I had my first Don Draper moment in 2004.
I was at home on winter break after a personally disastrous first semester of my junior year of college. Sixteen years later, good and grown, I’m embarrassed at how viscerally I can recall the moment that snapped me in two; that I still tear up over something so small in hindsight because I can still feel myself shattering. The details are irrelevant, just know the situation is what I think of when I hear Destiny’s Child’s “Is She the Reason.”
If you’re a woman of a certain age, you can piece that particular disaster together.
On top of that, I was nursing another failure. Let’s just say I’d semi-committed to a certain organization and on the precipice of said commitment, realized my history with depression and what it would take to fulfill the commitment was a recipe for disaster. It wasn’t the type of thing I could walk away from with my reputation unscathed, so I anticipated some serious social consequences when I returned to campus for the following semester.
At some point during December 2004, while I licked my wounds from my bedroom in my mother’s apartment, I decided that the self I’d been up to that point had to die. Oddly, a quote from the boy who left me in pieces echoed in my head: “Play pussy. Get fucked.” I’d given too many people too much power and the version of me who allowed that bullshit would die in the tears I shed over break.
I was twenty-one years old. Petite, maybe too small for some, but pretty enough to receive appreciative glares when I strutted across campus. I still had a 3.9 GPA and rockstar status among all the professors in my major (Mass Media Communications). I had a group of ride-or-die homegirls, more sisters than friends, who had my back against all odds. There was a reason that organization wanted me; a reason that boy used my heartbreak as a boon to his fragile ego…
I was the shit. Henceforth, I would not allow anyone else the privilege of seeing me be small for them. My doubts, my fears, my nervousness, I’d bury them beneath the shiny veneer of the person I needed to be: polished, ambitious, and unapologetically arrogant.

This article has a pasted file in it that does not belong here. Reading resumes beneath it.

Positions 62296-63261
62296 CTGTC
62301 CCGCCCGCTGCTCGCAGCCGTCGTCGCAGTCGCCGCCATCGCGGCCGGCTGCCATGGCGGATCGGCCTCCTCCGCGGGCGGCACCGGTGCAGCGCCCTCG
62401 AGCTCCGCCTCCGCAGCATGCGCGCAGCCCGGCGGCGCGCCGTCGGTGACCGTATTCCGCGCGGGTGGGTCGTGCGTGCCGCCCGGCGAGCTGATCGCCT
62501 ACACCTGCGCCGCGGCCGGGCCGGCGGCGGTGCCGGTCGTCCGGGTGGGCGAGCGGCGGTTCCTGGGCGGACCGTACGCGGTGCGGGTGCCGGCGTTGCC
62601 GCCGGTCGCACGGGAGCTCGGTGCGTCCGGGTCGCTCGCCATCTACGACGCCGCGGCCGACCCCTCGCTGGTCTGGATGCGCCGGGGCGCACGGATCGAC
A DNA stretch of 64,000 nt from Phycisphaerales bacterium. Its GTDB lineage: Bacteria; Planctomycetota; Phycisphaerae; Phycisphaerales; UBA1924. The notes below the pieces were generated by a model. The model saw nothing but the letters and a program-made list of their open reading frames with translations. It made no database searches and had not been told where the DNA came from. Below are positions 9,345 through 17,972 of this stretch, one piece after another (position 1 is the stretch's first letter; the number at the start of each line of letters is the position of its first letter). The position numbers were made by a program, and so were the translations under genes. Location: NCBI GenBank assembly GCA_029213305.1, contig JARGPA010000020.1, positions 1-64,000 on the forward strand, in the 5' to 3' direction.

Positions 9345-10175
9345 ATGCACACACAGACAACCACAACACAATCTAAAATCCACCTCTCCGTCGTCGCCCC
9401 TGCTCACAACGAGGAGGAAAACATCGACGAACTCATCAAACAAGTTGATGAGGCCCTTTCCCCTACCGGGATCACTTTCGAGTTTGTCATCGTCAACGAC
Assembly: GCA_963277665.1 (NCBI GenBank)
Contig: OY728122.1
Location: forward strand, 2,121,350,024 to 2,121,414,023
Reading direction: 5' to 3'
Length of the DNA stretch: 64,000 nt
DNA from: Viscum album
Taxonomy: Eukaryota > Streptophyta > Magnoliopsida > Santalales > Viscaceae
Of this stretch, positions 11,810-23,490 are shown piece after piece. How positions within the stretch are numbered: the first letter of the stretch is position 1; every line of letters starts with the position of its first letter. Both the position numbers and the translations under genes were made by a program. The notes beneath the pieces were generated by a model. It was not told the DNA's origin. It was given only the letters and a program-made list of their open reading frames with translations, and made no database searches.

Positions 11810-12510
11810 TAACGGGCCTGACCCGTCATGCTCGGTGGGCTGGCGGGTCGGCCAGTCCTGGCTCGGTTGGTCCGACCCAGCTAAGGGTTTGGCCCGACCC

I’d fake it until I made it. And you know what, reader? That shit worked.
With an adorable, preppy wardrobe from Express, a swing in my step, and the lyrics to Remy Ma’s “Conceited“[*] on a permanent loop in my head, the woman you know and love today was born; a phoenix soaring from the ashes of the Miss Goody Two Shoes I’d been for the first twenty years of my life.
It’s a tactic I’ve employed repeatedly and my twenties and early thirties were a roller coaster ride of adrenaline-inducing highs and devastating lows. After each crash, I’d survey the damage, decide who I needed to be to get back on my feet and throw myself into becoming that person full-throttle until I hammered any imposter syndrome into oblivion.
I guess that’s what makes this moment so unfamiliar. By my early thirties, flaming out exhausted me so I never let it happen again; opting for a consistent, manageable, neverending middle. My death this time around was a slow sputter, each stuttering cough releasing tiny puffs of fire until one day I put the car in neutral and coasted for as long as I could without any gas.
Which brings me to the present. A moment I can’t “decide who you want to be and become it” my way out of.
Because this time around, I don’t want to be someone new? I don’t want to whip my being into an idealized version of myself that requires all my mental energy to maintain. As terrifying as it sounds, I want to stand in the present and be in it, trusting I can handle what comes my way.
I want to be so comfortable in my skin that I don’t need a new self.
[*] Apparently, I took “I look too good to be having kids” literally.